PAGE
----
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  22. Richard Foley, A Trial Separation Between the Theory of Knowledge and the Theory of Justified Belief.
    In his 1963 article, “Is Justified True Belief Knowledge?”1 Edmund Gettier devised a pair of counterexamples designed to illustrate that knowledge cannot be adequately defined as justified true belief. The basic idea behind both of his counterexamples is that one can be justified in believing a falsehood P from which one deduces a truth Q, in which case one has a justified true belief in Q but does not know Q. Gettier’s article inspired numerous other counterexamples, and the search was (...)
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  23. Rainer Forst (2007). First Things First Redistribution, Recognition and Justification. European Journal of Political Theory 6 (3):291-304.
    This article analyses the debate between Nancy Fraser and Axel Honneth in a dialectical fashion. Their controversy about how to construct a critical theory of justice is not just one about the proper balance between `redistribution' and `recognition', it also involves basic questions of social ontology. Differing both from Fraser's `twodimensional' view of `participatory parity' and from Honneth's `monistic' theory of recognition, the article argues for a third view of `justificatory monism and diagnosticevaluative pluralism', also called the `first-things-first' approach. According (...)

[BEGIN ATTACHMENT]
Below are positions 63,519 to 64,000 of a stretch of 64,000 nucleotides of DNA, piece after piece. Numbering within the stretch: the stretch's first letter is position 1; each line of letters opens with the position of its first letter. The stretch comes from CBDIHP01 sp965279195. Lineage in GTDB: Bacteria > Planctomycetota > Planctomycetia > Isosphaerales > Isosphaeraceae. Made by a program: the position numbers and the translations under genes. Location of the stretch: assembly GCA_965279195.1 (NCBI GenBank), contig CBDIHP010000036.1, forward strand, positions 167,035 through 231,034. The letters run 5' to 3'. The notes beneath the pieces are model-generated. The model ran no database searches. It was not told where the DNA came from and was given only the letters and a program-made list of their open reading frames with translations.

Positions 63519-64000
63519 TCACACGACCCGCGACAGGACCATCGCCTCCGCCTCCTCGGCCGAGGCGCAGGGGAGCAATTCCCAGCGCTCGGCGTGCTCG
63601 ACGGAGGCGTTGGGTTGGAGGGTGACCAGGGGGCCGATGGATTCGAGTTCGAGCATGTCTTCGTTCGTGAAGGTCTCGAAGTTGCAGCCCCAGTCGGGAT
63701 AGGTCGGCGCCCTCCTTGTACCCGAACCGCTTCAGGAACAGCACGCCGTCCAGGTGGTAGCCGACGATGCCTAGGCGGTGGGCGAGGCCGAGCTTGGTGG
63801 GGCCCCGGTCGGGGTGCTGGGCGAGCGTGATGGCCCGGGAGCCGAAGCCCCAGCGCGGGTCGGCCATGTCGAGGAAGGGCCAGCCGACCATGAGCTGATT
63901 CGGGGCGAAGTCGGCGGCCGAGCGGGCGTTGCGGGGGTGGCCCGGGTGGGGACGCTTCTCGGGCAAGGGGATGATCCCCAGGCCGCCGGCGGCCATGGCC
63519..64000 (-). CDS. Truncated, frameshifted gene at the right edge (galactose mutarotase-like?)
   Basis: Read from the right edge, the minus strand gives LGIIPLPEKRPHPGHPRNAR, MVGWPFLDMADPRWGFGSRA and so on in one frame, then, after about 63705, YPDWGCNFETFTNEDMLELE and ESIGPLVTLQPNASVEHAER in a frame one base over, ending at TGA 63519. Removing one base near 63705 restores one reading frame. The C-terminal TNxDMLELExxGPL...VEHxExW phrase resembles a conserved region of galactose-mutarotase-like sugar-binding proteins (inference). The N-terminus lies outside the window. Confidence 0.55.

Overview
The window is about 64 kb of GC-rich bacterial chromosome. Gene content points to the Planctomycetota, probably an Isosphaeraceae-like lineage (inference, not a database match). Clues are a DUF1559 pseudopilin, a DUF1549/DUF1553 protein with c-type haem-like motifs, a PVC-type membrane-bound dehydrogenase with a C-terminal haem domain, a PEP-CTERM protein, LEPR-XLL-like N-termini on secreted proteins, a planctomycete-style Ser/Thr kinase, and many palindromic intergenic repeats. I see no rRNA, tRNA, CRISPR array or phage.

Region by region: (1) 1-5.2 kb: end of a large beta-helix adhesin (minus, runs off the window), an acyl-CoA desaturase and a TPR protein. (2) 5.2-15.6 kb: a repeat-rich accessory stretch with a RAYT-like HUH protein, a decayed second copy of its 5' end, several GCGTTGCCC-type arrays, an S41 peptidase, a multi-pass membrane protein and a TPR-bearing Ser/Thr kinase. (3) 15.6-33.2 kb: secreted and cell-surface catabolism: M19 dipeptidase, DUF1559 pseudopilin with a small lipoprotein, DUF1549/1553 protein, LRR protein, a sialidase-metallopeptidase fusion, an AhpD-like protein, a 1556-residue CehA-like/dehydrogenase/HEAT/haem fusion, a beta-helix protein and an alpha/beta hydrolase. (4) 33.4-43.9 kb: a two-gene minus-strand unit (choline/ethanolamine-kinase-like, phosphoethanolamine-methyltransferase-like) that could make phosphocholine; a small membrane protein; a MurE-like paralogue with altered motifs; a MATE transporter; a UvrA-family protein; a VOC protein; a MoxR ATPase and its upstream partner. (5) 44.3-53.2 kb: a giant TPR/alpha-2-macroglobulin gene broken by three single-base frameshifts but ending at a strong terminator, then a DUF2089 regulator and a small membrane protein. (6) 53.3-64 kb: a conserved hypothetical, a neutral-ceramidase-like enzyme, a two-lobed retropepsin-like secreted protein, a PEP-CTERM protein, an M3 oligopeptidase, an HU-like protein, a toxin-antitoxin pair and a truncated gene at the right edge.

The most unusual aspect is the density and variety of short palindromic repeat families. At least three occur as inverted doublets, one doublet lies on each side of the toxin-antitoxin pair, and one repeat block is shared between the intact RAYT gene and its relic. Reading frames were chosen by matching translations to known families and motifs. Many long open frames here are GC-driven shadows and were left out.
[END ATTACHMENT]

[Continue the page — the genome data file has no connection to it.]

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  24. Carl Ginet (1990). Justification. Journal of Philosophical Research 15:93-107.
    This paper argues that a fact which constitutes part of a subject’s being justified in adopting an action or a belief at a particular time need not be part of what induced the subject to adopt that action or belief but it must be something to which the subject had immediate access. It argues that similar points hold for justification of the involuntary acquisition of a belief and for the justification of continuing a belief (actively or dispositionally.).
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  25. Peter J. Graham (2010). Theorizing Justification. In Knowledge and Skepticism. MIT Press.
    The standard taxonomy of theories of epistemic justification generates four positions from the Foundationalism v. Coherentism and Internalism v. Externalism disputes. I develop a new taxonomy driven by two other distinctions: Fundamentalism v. Non-Fundamentalism and Actual-Result v. Proper-Aim conceptions of epistemic justification. Actual-Result theorists hold that a belief is justified only if, as an actual matter of fact, it is held or formed in a way that makes it more likely than not to be true. Proper-Aim theorists hold that a (...)
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  26. Anthony J. Graybosch (1986). No-Fault Theories of Regulative Justification. Philosophy Research Archives 12:449-470.